Celebrities and Surrogacy


Nicole Kidman and her husband Keith Urban recently announced the arrival of their second daughter. In expressing their gratitude for her birth, they thanked their “gestational carrier.” Kidman and Urban had arranged with a surrogate to carry their genetic child, who was born in Nashville, where the couple lives. Not in Australia, where they are citizens, and where commercial surrogacy is banned. They’ve joined the ranks of celebrities who hired a surrogate.[1]

Surrogacy is not just for the rich and famous. Some time ago, I attended a gala where one of the guests shared why his wife couldn’t come: she was pregnant. But, he went on to add, they were also expecting twins being carried by a surrogate, so would have triplets by Christmas, born two months apart. As it happens, they decided to continue the arrangement with the surrogate, rather then terminating her pregnancy.

What’s behind this mainstreaming of surrogacy? There are several powerful urges driving this latest evolution in assisted reproduction. One is the desire to have a baby that shares your DNA. Another is the postponement of motherhood. Careers often silence the ticking of the biologial clock until the tocks cannot be stifled. The reality is that women’s fertility declines each year after her late 20s. Another urge is the impulse to use any and every medical technology that is available, whatever the cost. There is yet another urge: the desire to avoid the incovenience or the body-reshaping effects of pregnancy. Some agencies outside the US attempt to attract couples who are too busy to have a baby, or women whose appearance is a supreme value. This “rent-a-womb” enterprise exploits women, but that’s a story for another day.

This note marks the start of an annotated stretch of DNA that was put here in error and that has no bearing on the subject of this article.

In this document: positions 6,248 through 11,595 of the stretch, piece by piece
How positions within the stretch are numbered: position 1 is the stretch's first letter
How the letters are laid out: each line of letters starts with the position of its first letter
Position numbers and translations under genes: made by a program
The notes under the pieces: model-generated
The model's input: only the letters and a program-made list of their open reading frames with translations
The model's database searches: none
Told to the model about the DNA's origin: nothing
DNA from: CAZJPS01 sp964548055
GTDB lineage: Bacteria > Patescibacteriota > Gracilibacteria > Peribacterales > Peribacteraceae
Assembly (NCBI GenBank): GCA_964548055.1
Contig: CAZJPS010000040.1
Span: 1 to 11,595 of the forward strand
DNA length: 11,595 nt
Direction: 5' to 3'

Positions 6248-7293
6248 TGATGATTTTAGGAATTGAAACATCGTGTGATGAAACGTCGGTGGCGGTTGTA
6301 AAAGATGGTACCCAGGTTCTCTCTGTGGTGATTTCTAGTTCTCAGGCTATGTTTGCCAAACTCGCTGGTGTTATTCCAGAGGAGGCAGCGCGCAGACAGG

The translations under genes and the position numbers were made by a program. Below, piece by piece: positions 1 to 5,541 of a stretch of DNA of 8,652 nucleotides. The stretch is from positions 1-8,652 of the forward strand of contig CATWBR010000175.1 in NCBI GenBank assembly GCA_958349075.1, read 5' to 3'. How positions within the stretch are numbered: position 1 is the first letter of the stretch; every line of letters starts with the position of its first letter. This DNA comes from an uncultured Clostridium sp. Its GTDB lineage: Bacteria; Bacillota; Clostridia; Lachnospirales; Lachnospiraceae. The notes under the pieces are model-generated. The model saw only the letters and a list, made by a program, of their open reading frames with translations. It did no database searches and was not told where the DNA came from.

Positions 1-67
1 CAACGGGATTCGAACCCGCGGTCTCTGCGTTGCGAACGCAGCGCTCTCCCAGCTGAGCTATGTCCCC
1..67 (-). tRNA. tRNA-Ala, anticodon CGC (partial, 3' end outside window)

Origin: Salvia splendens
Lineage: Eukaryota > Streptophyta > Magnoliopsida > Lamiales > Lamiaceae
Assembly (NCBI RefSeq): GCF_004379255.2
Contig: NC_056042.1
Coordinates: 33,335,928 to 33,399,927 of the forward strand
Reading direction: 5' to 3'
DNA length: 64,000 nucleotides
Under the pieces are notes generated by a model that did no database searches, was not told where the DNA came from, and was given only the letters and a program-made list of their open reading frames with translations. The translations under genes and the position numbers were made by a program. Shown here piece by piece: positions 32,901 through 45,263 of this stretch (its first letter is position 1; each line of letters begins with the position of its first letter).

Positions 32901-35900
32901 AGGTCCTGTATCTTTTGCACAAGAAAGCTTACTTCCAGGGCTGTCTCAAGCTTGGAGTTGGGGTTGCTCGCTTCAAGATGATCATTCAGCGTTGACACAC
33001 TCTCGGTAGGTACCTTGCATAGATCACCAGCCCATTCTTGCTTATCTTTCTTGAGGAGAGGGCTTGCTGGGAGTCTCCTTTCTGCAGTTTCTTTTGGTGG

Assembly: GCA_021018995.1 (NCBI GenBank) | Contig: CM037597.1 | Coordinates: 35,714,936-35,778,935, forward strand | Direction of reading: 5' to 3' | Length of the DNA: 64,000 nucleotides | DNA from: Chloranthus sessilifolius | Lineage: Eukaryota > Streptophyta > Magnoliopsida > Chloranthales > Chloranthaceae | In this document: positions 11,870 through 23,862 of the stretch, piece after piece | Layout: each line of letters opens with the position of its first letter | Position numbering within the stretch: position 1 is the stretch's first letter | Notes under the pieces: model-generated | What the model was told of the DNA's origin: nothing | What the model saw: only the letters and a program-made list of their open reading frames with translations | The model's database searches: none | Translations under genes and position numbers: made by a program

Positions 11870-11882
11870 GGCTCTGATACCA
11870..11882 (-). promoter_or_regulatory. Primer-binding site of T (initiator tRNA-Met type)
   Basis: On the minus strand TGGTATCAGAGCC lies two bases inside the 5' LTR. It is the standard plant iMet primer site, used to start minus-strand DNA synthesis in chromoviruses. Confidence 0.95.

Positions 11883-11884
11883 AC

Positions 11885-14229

We might think that surrogacy doesn’t affect Christians. But, I know of a situation where a woman is carrying the baby of a couple in her church. Does this matter? Or, is this an area where it is acceptable for Christians to follow the culture?

Surrogacy is ethically troubling for many reasons. One is that it introduces someone else into the marital relationship. This point has many dimensions. For instance, this situation severs the blessing of having children from the means of having sex, it outsources procreation, it allows third parties to intrude into the most intimate aspect of marriage. In short, it transforms the traditional Christian understanding of marriage. Another reason for concern is the intentional splitting of parenthood among several adults. We must not forget the significant implications for surrogates and children, who each deserve thoughtful reflection. There are many other concerns, but let me highlight a third one: surrogacy circumvents God’s sovereignty. Beginning with the Sarah/Abraham/Hagar trio, we’ve seen that using someone else to help get a child is fraught with hazards despite what may be the best of our flawed intentions. We must not rashly assume that our technologically assisted choices are wise. God’s people must be known for choosing according to God’s wisdom. Faith- filled living, not People magazine headlines, must distinguish us from the celebrity culture.


[1] Luchina Fisher and Suzan Clarke, “Surrogate Surge: Now Nicole Kidman, Keith Urban Welcome New Baby,” ABC News, January 18, 2011, http://abcnews.go.com/Entertainment/nicole-kidman-keith-urban-baby-daughter-surrogate/story?id=12635485 (accessed June 6, 2011).




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